A new Japanese confectionary shop called Umai-do (which means “delicious way”) opened on South Jackson Street in the International District recently. The store, owned and operated by Arthur Oki, will feature both baked and steamed confectionary treats called “wagashi,” each handmade daily by Oki himself. This new venture for the retired accountant is more than a hobby or passion—it’s a connection with his past and beloved neighborhood.
Inspired by a Japanese sweet shop called Sagamiya that once stood in Seattle’s Japantown or “Nihonmachi” district decades ago, Oki set out to recreate, and in some ways, build on his childhood memories.
“Seattle used to have this confectionary shop in the late 60s and early 70s,” said Oki. “Going there was a lot of fun and exciting to pick up sweets as a kid.”
Oki plans to expand on a visitor’s experience beyond the sweets and offer people a sense of Japanese tradition. “Sagamiya was just a walk-in type storefront. I am going to add a sit down area to have tea to go along with sweets,” said Oki, referring to an important Japanese tradition of serving tea with the confections.
When Sagamiya closed in the early 70s, many in the community were caught by surprise. For Oki, as well as many others, the closing of the shop left him feeling there was something missing in the community.
To fill the gap left by Sagamiya’s closure, Oki hopes to have a sweet shop that may introduce the art of Japanese confections to a whole new generation of consumers while still catering to aficionados.
Oki sells two types of traditional confections—steamed and baked wagashis. The steamed confections have a sweet rice flour or “mochi” covering and are filled with red or white bean paste in the middle. The baked wagashis are created in the shape of mountain potatoes or chestnuts.
ki learned to create Japanese confections from a Los Angeles-based sweet shop called Fugetsu-do. Oki spent five years there learning how to make different types of Japanese confections from scratch. One of his first challenges was to create the mochi—soft rice paste—planting the seed for his future steamed delectables. In order to make mochi, sugar is mixed with mochiko, a sticky rice flour. After water is added, the mochi is then put in the stove, where it is heated before being shaped and kneaded into the various shapes that make up the wagashi.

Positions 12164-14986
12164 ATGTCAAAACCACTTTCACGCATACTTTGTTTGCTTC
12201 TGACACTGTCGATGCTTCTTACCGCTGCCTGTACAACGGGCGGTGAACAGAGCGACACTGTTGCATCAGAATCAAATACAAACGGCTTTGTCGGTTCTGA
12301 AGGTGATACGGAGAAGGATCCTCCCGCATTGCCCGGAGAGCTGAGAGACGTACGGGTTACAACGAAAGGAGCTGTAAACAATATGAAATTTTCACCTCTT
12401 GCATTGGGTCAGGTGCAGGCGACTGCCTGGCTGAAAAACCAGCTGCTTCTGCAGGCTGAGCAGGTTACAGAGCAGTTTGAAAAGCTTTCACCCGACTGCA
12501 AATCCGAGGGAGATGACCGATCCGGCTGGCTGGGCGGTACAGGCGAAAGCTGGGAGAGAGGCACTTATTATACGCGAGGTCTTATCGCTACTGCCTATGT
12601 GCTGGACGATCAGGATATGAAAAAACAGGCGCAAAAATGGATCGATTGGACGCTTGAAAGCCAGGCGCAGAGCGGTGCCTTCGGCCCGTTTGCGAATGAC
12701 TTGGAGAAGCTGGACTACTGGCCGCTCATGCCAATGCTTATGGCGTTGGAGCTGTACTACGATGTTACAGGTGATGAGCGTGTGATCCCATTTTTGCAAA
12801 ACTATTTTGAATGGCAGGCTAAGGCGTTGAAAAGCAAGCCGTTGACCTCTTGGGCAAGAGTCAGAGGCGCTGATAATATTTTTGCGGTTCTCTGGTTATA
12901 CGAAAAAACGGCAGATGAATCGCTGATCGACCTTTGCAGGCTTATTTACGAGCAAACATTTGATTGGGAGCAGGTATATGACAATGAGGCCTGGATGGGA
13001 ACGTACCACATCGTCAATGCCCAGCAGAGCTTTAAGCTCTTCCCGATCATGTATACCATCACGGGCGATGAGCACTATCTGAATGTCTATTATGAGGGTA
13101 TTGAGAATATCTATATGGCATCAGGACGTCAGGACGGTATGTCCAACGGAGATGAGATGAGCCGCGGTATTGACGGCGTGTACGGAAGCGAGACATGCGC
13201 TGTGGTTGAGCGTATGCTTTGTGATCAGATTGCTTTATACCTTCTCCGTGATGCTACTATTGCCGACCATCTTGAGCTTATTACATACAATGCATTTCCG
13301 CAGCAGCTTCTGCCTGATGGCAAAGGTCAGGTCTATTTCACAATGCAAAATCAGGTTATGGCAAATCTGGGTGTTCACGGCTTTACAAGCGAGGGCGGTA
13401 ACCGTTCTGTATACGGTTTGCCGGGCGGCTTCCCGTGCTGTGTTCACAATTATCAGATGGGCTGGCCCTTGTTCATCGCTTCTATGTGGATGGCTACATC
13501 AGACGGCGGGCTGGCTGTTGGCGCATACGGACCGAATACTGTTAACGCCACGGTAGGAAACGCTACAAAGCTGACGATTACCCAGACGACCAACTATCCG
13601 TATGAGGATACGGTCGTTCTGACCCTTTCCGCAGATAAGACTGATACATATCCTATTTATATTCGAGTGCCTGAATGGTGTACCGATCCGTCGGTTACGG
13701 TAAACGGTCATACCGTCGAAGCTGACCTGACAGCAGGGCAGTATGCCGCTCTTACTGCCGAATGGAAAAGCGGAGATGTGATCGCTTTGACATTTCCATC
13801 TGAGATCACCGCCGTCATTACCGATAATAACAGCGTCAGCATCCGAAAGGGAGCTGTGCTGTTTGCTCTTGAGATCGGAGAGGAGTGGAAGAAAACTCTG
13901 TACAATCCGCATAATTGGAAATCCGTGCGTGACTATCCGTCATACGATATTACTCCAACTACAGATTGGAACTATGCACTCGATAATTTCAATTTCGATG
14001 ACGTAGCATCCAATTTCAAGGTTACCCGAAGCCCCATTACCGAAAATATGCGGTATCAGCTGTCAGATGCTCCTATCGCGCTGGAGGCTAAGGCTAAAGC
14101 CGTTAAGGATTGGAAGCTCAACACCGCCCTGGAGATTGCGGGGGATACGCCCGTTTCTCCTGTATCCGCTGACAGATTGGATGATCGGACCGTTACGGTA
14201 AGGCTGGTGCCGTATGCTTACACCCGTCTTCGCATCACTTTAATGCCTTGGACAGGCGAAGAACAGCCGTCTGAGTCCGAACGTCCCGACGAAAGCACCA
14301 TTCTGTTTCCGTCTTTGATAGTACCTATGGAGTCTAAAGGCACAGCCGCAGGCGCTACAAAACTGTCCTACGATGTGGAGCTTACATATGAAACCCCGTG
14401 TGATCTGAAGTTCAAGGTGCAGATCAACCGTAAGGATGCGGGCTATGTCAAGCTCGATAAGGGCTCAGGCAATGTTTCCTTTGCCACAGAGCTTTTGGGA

Creating the confections is a meticulous process. Oki said, “On the steamed side, you steam the sweet rice flour. Once it’s steamed, you go through an aeration process. While it’s hot, you hand-cut the pieces into appropriate sizes—there are 1-ounce and 2-ounce sizes. Then you fill the center of mochi with bean paste, [known as] anko.”
Oki draws from a rich tradition of wagashi-making that goes back thousands of years. The early Japanese from the Jomon period (14,000 BCE – 300 BCE) ate fruits and nuts as confections to supplement their diets. From the Asuka period in the 6th C. to the beginning of the Heian era in the 8th C., Japan sent envoys to T’ang China where they encountered a refined and sophisticated civilization. The envoys returned with eight types of T’ang confections which were then studied and disseminated into Japanese culture.
Tea is an important accompaniment to the wagashi, as indicated in Oki’s desire to create a sit-down space where tea is consumed with the treats. Though tea had been consumed in Japan since the early 700s and possibly before, it did not occupy a significant place in the culture until 1191, when according to legend, a Zen priest named Eisai, brought tea seeds to Kyoto. From then, tea accompanied the serving of wagashi as a complement to the sweet and nutty flavors of the confections.
Oki hopes to inspire people to learn more about the art of Japanese confections. It is a task well-suited for this retired accountant, who spent his youth connecting to his heritage by savoring these treats. So, whether out of curiosity or to rekindle a passion for these delicacies, make your way to Umai-do, where you can relish the signature sweet “imogashi,” Oki’s favorite confection, which according to him, is “a Japanese version of a snickerdoodle.”